By assuming responsibility for the way in which we experience our lives, we reclaim our capacities for choice and decision-making. This means that, even when faced with adversity, we do not give up or resort to negative actions, but we use this as a springboard to rise above the situation and elicit greater hope for the future. Viktor Frankl, a Holocaust survivor/ psychiatrist/writer, credits his ability to survive the dismal conditions of a concentration camp to his ability to mentally reframe the situation so that, rather than focus on the bleakness of the situation and his status as a prisoner, he focused on preserving his spiritual freedom, exercising the small choices that he was able to, uplifting others' spirits, while preserving human dignity. As anyone would agree, this was no small feat. And we can learn through others' stories about the way in which we wish to live our own lives.
Despite the odds, some of my clients managed to graduate from high school (as the first generation in their families), to take artistic risks, to redefine themselves and their roles, to not give up on their careers even if it meant changing direction or ignoring what others around them were saying. Again and again, my clients have picked themselves up off the ground and not given up on life. I am not saying that the road was easy and that they did not struggle at times. Much of what it came down to for them was reevaluating the core beliefs and assumptions that they held about themselves. During hard times, they often felt small, struggled with turbulent emotions, or questioned their abilities. By trying to shift their perspectives or reframe their situations, they were eventually able to experience reconnection, self-love, and relocate their strength and "sparkle."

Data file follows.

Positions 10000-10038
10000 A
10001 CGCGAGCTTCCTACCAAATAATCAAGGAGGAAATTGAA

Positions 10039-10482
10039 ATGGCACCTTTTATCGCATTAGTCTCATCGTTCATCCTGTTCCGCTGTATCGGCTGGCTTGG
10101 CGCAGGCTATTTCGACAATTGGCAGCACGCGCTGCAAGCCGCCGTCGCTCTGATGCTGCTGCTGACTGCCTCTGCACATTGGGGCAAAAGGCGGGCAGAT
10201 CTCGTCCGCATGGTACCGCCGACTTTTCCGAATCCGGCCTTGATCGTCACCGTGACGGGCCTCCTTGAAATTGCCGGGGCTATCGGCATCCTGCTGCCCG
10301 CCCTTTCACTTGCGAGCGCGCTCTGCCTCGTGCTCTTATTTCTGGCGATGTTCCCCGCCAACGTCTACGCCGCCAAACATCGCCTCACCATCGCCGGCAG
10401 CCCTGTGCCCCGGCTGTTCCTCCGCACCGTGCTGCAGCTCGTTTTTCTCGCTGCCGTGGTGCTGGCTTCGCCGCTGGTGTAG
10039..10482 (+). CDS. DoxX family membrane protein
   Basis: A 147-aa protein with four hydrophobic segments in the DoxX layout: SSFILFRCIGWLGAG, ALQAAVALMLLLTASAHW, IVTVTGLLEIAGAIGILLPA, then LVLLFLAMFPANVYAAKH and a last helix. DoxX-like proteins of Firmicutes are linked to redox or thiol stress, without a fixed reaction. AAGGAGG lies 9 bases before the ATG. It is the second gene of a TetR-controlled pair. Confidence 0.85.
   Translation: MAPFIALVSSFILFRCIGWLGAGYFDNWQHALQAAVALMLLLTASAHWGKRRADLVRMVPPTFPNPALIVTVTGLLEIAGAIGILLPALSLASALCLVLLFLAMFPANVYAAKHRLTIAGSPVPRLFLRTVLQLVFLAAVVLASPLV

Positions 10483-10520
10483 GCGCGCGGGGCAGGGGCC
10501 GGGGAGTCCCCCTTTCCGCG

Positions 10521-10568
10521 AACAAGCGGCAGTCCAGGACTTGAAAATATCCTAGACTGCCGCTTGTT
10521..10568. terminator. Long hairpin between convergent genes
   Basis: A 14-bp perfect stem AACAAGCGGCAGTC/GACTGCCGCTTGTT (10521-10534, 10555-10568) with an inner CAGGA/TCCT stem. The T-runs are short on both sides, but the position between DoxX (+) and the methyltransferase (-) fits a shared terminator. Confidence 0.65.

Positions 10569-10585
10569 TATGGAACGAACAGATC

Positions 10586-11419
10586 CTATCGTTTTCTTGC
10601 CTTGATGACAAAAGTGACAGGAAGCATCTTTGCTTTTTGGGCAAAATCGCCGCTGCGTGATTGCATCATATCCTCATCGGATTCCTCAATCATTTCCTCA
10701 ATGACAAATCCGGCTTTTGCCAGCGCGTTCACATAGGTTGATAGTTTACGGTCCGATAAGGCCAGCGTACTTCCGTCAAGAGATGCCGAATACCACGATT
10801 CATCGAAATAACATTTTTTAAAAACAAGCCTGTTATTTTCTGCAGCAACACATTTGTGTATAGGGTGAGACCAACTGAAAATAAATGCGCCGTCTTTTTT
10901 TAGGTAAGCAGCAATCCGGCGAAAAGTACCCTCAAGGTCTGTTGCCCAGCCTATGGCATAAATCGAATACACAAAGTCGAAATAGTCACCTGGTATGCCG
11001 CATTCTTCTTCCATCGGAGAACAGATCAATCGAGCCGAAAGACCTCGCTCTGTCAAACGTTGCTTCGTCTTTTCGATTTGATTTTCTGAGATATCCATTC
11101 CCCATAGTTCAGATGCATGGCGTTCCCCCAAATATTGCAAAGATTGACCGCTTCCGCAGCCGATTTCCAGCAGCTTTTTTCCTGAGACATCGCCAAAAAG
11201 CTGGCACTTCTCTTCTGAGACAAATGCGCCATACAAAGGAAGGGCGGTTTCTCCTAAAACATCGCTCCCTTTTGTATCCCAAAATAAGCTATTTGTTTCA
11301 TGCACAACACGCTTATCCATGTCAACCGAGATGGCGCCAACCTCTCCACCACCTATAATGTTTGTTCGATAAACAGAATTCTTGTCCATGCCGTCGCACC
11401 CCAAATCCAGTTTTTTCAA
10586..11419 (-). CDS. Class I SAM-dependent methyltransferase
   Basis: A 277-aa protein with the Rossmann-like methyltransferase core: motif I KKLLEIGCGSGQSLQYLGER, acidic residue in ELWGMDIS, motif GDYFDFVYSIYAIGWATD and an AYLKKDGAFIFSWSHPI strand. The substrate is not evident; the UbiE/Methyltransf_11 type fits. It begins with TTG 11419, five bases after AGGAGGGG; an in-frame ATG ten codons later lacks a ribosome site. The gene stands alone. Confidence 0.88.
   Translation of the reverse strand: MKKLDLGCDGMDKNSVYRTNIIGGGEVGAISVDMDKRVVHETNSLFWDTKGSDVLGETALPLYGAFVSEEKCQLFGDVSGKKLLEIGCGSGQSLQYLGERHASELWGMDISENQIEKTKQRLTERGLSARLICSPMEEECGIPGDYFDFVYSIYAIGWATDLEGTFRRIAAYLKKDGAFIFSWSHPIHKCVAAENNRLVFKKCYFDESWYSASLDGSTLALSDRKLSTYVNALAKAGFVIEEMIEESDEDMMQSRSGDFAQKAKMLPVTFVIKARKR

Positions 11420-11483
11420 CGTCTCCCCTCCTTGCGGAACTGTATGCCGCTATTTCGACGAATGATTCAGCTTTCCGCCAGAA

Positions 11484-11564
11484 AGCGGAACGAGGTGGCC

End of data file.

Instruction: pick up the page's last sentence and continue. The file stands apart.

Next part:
How you view your situation, as Frankl suggests, is really what makes the difference. Do you view it as an insurmountable obstacle and grow rageful, hopeless, anxious, or depressed? If so, you may find yourself caught up in the mind's emotional web and feel hopeless about your situation. By giving yourself some time and space so that your mind can "refresh," by taking some deep breaths or going for a walk, you are flexing your resilience muscle. You might even feel a sense of empowerment or gain spiritual clarity.
In The Artist's Way, a book filled with valuable life lessons that apply to more than artists, Julia Cameron writes about "gain disguised as loss" and encourages us to ask ourselves: "How can this loss serve me?" when we feel defeated. She shares: "The trick is to metabolize pain as energy. The key to doing that is to know, to trust, and to act as if a silver lining exists if you are only willing to look at the [world] differently or to walk through a different door."
Rather than spend your whole life pointing your finger in another direction, or shutting down, or exploding with anger or resentment, there exists a real possibility to both be at peace with yourself as well as to feel a sense of agency in the world around you. The trick lies in perspective-shifting and the story that you create about your life and choose to tell yourself and others. At any time, you can re-author your story and your experience of the world (even if the outcome remains the same). As humans, we are not fixed, we are flexible. We change and update and regress and progress and reinvent ourselves all of the time! Whatever your obstacle is--be it large or small--you have all that you need to turn it around and see things with fresh eyes. There are many different healthy ways to do this: some people connect with others who inspire them, some find comfort in spirituality, some express themselves creatively, some travel, some push themselves through intense physical experiences (e.g. mountaineering or marathons), and yes, some find support by talking to a therapist or counselor. You have a right to access and know the incredible resilience that is your own--and that connects us with one another. As Cameron suggests, instead of asking yourself the question: "Why me?" try asking: "what next?"